How to hold your own with a thali

Thali is the ubiquitous Indian lunch, and every traveller's dream. The thali is named after the dish in which it is traditionally served (usually a metal platter with small, fitted bowls known as katori) and features dry and wet vegetable dishes, roti, poppadoms (daal wafers), rice, pickle, curd, a sweet and meat. Not only is it a cheap all-you-can-eat affair, it is a perfectly balanced meal and gives you the opportunity to taste many Indian dishes at the one sitting. But if you're on your own, the first thali can be a daunting experience.

Thali is the ubiquitous Indian lunch, and every traveller's dream. The thali is named after the dish in which it is traditionally served (usually a metal platter with small, fitted bowls known as katori) and features dry and wet vegetable dishes, roti, poppadoms (daal wafers), rice, pickle, curd, a sweet and meat. Not only is it a cheap all-you-can-eat affair, it is a perfectly balanced meal and gives you the opportunity to taste many Indian dishes at the one sitting. But if you're on your own, the first thali can be a daunting experience.

Walk into a restaurant during a busy afternoon and you'll be told that there's no menu, just meals. Presume this means there are vegetarian or non-vegetarian thalis. Find the basin, wash your hands and take a seat. You'll notice that everyone in the restaurant is looking at you. Within moments, the plate will be laid in front of you with curds, pickles, raita (yoghurt or curds combined with any number of vegetables or fruit, served chilled) and dessert.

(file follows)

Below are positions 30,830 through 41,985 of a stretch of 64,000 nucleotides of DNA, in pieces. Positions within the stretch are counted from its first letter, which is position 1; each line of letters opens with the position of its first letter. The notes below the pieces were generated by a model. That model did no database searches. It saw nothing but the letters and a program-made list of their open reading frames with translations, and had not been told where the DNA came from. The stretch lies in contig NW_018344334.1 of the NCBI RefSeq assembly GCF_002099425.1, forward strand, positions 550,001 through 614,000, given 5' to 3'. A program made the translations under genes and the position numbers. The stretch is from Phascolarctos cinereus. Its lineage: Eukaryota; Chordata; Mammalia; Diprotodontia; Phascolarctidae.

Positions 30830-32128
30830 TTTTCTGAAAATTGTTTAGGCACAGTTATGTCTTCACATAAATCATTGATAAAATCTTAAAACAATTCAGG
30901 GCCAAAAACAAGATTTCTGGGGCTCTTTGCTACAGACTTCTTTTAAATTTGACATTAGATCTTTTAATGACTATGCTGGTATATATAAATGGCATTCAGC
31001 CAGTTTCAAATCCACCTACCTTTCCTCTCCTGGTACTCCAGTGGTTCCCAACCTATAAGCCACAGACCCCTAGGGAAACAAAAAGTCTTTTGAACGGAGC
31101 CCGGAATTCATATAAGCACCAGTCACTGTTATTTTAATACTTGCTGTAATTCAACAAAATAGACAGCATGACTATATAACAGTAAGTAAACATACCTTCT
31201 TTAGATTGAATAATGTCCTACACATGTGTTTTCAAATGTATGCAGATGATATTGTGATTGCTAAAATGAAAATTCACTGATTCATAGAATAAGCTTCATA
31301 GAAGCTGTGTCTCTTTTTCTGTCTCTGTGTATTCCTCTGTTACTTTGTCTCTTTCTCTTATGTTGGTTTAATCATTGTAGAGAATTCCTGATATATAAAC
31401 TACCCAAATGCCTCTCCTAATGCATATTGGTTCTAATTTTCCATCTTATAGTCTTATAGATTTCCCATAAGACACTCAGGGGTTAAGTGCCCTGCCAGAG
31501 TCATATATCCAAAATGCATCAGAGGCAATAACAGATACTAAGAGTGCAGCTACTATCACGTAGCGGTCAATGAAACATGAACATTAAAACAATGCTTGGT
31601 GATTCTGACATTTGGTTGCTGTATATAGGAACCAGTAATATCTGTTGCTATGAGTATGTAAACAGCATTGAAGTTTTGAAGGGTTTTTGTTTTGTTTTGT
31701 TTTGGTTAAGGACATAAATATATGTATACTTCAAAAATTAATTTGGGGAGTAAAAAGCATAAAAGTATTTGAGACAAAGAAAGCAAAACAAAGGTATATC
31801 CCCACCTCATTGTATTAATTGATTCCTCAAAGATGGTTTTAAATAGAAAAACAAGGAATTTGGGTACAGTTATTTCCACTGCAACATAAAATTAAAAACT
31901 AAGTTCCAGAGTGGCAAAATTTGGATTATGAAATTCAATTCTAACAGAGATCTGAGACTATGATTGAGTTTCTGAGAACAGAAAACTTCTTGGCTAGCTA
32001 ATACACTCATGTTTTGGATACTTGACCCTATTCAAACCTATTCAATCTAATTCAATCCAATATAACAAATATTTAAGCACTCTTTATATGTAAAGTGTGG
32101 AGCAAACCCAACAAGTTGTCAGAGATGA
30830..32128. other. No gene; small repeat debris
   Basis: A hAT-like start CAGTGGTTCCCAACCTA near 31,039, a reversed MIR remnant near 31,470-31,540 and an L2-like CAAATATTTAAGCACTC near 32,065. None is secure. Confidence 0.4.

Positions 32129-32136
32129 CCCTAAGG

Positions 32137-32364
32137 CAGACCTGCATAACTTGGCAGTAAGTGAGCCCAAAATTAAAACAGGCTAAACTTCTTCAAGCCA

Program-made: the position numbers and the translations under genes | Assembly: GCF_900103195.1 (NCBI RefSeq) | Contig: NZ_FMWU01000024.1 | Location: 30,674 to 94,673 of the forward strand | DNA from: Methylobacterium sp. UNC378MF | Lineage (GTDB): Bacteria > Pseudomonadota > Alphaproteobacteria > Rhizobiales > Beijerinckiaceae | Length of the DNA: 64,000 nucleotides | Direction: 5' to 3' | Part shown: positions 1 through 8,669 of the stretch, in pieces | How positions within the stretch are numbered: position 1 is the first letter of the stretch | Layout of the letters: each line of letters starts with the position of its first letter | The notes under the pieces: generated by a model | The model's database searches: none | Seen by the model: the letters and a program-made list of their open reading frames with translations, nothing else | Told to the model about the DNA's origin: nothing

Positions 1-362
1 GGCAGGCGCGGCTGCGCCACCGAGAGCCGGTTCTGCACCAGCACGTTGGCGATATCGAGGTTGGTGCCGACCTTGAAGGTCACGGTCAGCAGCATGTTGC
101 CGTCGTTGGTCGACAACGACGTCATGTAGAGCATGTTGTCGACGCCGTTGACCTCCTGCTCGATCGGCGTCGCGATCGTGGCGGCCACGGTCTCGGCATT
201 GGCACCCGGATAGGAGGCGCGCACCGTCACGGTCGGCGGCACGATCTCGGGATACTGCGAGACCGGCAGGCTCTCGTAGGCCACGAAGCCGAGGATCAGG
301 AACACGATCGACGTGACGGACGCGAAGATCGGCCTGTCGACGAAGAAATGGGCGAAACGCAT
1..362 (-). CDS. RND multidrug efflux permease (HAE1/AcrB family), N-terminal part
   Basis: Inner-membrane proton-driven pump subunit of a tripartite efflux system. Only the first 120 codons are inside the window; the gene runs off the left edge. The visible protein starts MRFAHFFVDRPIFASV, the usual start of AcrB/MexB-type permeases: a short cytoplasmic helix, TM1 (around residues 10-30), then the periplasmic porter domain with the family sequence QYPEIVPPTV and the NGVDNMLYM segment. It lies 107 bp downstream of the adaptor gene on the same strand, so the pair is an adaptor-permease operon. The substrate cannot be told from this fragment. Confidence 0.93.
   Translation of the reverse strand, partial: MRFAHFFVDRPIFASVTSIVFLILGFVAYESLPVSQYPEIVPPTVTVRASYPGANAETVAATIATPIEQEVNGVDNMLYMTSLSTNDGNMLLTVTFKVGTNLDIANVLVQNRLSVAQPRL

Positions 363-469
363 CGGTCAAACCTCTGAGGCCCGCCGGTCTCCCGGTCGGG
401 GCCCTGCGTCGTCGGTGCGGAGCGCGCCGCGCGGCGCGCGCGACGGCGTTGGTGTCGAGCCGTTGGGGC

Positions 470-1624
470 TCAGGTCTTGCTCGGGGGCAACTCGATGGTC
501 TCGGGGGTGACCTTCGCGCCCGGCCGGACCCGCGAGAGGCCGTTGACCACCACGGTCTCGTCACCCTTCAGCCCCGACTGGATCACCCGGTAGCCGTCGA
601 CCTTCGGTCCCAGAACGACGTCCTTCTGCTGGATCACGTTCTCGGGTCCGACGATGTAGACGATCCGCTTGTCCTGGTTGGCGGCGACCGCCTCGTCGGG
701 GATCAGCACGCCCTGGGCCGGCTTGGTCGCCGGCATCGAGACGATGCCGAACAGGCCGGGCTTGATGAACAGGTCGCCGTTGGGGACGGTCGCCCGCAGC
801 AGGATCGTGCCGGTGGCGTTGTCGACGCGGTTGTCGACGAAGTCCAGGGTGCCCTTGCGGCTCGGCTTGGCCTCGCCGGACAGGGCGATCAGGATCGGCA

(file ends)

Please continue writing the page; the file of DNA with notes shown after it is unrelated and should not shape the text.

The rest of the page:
The waiter will be excited to see a foreigner and will smile and nod a lot. He'll bring a steel tumbler and fill it with the house water. Responding to the anxious look on your face, he'll chirp, "Mineral?". Another waiter will come from your blind side and start piling your plate with various dishes, deftly scooping them from one of four small containers hanging from a rotating tray. By the time you've managed to break the seal on your mineral water – the thirstier you are, the more difficult the seal – another waiter will enter the scene with a bucket of rice. Catch his eye and he will dash over to shovel rice on to the middle of your plate.

The other diners are watching to see what you do next. Maybe the foreigner is waiting for a fork. Tee-hee, they can hardly contain themselves. The waiter stands over your shoulder, primed to pounce to your aid in case you confuse your dessert with your raita (ahem, it has been done). The other diners are egging you on silently; they'll be pleased if you have learned their ways, and pleased if you provide entertainment by making an arse of yourself. They can't lose.

What do you do? Pause for dramatic effect... and get stuck in. Flatten the rice and add the other dishes. Grab pinches of the dry ones, pour the wet ones. Add a little pickle if you dare. Mix it all up with extravagant gestures, making a sumptuous gluggy mess.